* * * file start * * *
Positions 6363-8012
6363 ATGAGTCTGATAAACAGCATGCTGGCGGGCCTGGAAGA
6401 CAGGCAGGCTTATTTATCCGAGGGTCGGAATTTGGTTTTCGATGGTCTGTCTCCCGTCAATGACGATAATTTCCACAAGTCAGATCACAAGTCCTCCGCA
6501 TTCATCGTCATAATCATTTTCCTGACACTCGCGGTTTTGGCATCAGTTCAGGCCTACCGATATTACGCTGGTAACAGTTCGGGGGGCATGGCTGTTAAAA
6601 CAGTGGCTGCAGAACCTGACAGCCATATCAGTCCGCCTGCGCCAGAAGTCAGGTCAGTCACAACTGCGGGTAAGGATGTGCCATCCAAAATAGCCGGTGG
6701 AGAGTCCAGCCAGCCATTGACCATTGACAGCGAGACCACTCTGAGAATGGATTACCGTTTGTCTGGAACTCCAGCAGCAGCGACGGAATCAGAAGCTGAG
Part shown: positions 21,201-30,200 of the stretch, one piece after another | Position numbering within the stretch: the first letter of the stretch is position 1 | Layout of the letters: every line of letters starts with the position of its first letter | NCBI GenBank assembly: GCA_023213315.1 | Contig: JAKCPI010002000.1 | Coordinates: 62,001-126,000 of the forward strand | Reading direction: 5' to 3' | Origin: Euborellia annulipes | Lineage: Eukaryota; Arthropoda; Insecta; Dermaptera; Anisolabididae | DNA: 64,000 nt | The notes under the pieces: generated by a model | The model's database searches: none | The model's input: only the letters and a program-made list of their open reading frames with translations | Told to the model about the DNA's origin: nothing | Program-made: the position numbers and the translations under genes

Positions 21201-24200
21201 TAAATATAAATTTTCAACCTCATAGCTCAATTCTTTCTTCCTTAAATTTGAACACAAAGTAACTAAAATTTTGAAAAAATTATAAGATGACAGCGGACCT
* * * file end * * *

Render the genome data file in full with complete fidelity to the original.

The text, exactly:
Positions 6363-8012
6363 ATGAGTCTGATAAACAGCATGCTGGCGGGCCTGGAAGA
6401 CAGGCAGGCTTATTTATCCGAGGGTCGGAATTTGGTTTTCGATGGTCTGTCTCCCGTCAATGACGATAATTTCCACAAGTCAGATCACAAGTCCTCCGCA
6501 TTCATCGTCATAATCATTTTCCTGACACTCGCGGTTTTGGCATCAGTTCAGGCCTACCGATATTACGCTGGTAACAGTTCGGGGGGCATGGCTGTTAAAA
6601 CAGTGGCTGCAGAACCTGACAGCCATATCAGTCCGCCTGCGCCAGAAGTCAGGTCAGTCACAACTGCGGGTAAGGATGTGCCATCCAAAATAGCCGGTGG
6701 AGAGTCCAGCCAGCCATTGACCATTGACAGCGAGACCACTCTGAGAATGGATTACCGTTTGTCTGGAACTCCAGCAGCAGCGACGGAATCAGAAGCTGAG
Part shown: positions 21,201-30,200 of the stretch, one piece after another | Position numbering within the stretch: the first letter of the stretch is position 1 | Layout of the letters: every line of letters starts with the position of its first letter | NCBI GenBank assembly: GCA_023213315.1 | Contig: JAKCPI010002000.1 | Coordinates: 62,001-126,000 of the forward strand | Reading direction: 5' to 3' | Origin: Euborellia annulipes | Lineage: Eukaryota; Arthropoda; Insecta; Dermaptera; Anisolabididae | DNA: 64,000 nt | The notes under the pieces: generated by a model | The model's database searches: none | The model's input: only the letters and a program-made list of their open reading frames with translations | Told to the model about the DNA's origin: nothing | Program-made: the position numbers and the translations under genes

Positions 21201-24200
21201 TAAATATAAATTTTCAACCTCATAGCTCAATTCTTTCTTCCTTAAATTTGAACACAAAGTAACTAAAATTTTGAAAAAATTATAAGATGACAGCGGACCT